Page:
Having said that, I am still working on my JavaScript knowledge to do more to improve my workflow. Google App Scripts have been really useful as well.

Thanks for your advice!

Community Champion

Wondering in anyone else is seeing this error.   I'm attempting to set the Authorization Bearer <token> header, using a token that I know works from using elsewhere in scripts, but I'm getting an error in Postman

   Error while sending request: Failed to execute 'setRequestHeader' on 'XMLHttpRequest': 'Bearer <TOKEN>' is not a valid HTTP header field value.

Hope someone can point to what I'm doing wrong.  Thanks in advance.


Community Champion

I was trying to compare my Postman screenshots to yours and the only difference I notice is you have two areas to enter a key and value in your screenshot. I only have one. Maybe that has something to do with it?

Community Champion

  There was a newline at the end of my key, and that was what was tripping up Postman.   I spotted it when I clicked the Code button to view what was being sent, and noticed a blank line 4.   Thinking that was weird, I clicking on the Value section and found there was indeed a trailing new line.  Remove it, and the example worked.

Lesson learned, hopefully this helps someone in the future.

Community Champion

 @glparker ‌ great scenario to share, thanks for posting.

Community Participant

I found it extremely helpful to setup environments so that I could run the same requests against production, test, or beta without changing my API call. Variables make Postman all worthwhile and much easier to use. Later, I found out how to use these variables to make multiple API calls one after another using the results from a prior API call.

See Setting up an environment with variables in Postman.


In each environment (production in these screenshots), the basic variables I started with were:

  1. url = https://domain.instructure.com/api/v1 (replace domain)
  2. token = 😉 insert your own token here.
  3. Add any others you want and name them what you want.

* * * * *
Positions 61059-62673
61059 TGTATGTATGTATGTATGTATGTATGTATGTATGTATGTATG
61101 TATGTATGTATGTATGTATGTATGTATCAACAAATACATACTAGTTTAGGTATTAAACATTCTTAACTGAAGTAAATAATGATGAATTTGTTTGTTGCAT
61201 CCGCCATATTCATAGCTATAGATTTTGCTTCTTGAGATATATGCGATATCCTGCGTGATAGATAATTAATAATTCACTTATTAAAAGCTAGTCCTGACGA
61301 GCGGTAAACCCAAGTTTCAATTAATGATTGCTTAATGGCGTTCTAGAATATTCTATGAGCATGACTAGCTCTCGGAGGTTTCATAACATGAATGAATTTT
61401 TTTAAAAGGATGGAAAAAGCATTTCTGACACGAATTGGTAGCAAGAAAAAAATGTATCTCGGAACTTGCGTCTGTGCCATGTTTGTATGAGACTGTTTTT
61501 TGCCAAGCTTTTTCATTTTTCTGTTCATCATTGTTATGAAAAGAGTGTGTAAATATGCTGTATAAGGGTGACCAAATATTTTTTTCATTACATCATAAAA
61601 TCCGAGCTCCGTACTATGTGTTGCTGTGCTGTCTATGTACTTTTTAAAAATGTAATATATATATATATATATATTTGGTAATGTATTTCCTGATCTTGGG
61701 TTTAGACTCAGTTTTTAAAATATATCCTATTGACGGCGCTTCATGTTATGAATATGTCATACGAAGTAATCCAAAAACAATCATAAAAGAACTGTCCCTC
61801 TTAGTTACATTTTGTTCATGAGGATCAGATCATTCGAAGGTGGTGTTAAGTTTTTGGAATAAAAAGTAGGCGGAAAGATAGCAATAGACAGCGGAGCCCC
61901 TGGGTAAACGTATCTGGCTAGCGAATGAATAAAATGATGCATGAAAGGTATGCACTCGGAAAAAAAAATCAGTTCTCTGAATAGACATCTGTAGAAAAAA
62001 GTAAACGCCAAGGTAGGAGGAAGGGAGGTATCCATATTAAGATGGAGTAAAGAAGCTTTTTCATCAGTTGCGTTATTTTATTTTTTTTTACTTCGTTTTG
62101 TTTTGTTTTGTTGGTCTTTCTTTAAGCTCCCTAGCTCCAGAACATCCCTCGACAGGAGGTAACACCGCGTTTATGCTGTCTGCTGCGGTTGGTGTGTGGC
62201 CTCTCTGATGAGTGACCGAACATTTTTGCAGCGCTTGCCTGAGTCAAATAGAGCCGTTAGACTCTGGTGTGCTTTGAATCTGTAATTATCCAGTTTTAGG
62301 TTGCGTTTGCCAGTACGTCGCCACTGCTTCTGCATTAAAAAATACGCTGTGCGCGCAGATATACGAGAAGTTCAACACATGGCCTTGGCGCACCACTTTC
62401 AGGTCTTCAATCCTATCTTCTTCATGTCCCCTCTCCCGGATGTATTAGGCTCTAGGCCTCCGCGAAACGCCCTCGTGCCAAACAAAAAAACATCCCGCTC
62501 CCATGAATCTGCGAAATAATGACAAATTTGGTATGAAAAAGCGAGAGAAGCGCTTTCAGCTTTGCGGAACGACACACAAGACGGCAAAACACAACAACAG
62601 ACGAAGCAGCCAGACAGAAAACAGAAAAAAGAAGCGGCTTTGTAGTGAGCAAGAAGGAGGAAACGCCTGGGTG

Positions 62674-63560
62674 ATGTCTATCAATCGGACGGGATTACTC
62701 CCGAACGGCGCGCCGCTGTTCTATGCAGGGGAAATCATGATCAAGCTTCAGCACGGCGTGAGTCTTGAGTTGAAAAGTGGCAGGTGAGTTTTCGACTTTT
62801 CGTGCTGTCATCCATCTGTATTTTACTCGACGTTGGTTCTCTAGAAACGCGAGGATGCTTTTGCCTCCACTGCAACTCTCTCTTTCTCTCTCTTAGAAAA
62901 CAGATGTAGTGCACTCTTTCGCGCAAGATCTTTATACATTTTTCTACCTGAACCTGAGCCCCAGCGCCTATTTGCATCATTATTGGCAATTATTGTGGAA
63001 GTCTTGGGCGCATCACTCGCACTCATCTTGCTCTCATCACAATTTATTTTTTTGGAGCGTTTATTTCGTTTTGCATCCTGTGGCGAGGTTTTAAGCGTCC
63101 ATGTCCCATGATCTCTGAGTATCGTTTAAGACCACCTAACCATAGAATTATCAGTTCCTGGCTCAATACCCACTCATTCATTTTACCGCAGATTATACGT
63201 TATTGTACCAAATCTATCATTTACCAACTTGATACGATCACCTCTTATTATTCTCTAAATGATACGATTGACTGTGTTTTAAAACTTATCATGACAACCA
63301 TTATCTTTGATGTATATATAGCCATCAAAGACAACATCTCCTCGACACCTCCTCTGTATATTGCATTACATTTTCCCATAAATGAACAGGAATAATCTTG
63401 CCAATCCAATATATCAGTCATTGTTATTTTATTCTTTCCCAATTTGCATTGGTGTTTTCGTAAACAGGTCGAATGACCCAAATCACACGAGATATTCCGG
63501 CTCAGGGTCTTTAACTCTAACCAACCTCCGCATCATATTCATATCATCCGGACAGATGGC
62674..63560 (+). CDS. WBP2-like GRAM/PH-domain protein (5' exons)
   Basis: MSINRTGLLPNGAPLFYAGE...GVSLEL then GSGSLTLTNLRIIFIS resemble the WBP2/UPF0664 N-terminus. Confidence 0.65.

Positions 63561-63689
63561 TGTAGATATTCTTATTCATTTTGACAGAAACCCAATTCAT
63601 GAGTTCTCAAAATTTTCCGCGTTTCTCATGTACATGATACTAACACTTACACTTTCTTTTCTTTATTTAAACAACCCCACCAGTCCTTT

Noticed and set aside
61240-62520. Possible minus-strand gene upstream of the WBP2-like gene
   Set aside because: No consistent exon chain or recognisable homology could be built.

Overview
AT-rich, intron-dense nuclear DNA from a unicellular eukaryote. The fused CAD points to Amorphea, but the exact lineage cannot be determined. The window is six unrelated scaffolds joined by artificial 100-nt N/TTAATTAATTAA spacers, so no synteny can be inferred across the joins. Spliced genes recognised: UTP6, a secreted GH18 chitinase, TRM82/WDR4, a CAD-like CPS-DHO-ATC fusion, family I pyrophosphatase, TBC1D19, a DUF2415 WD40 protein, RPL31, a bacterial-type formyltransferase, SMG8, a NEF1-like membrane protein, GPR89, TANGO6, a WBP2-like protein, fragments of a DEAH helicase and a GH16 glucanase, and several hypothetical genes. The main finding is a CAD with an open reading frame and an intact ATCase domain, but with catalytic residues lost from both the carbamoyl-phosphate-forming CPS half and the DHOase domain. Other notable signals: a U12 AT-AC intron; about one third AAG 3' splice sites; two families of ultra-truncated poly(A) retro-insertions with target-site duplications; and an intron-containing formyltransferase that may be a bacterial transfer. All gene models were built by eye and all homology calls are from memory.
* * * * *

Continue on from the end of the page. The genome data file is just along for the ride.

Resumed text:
When making an API call, your call starts with {{url}}. That goes to your variable and puts the url already set.

Set your Headers as Authorization = Bearer{{token}}. That pulls your token to authorize the request.

Now your API calls are much cleaner and it makes using the Canvas API documentation so much easier.

If you leave /api/v1 off of your url variable, then you'll be able to copy the call right from the Canvas API documentation and paste it into Postman so it will look like {{url}}/api/v1/courses then you fill in the rest.

Community Champion

 @ptart ‌ excellent information, thanks for posting.

Community Contributor

 @glparker ‌ I'm removing the blank line, but it doesn't seem to "save."  I keep getting the same error message and when I click Code, the line is still there.  What am I missing?

Community Champion

I use Postman to do some dirty data pulls from Canvas.   Is there a way to handle multiple pages of data in a 'get' when using Postman?   I can't seem to find link headers when I try to pull pageviews for user.

Community Champion

 @dwillmore ‌ th elink headers can be found on the "Headers" tab, screen shot below.


These headers should line up with the API documentation on Pagination

I hope this helps.

Community Champion

I feel more than a little foolish.  Thanks for the quick answer.

Community Contributor

Hi there, I'm brand new to making API calls and to postman. I've been doing some testing in beta and I'm trying to run this post to create a new course: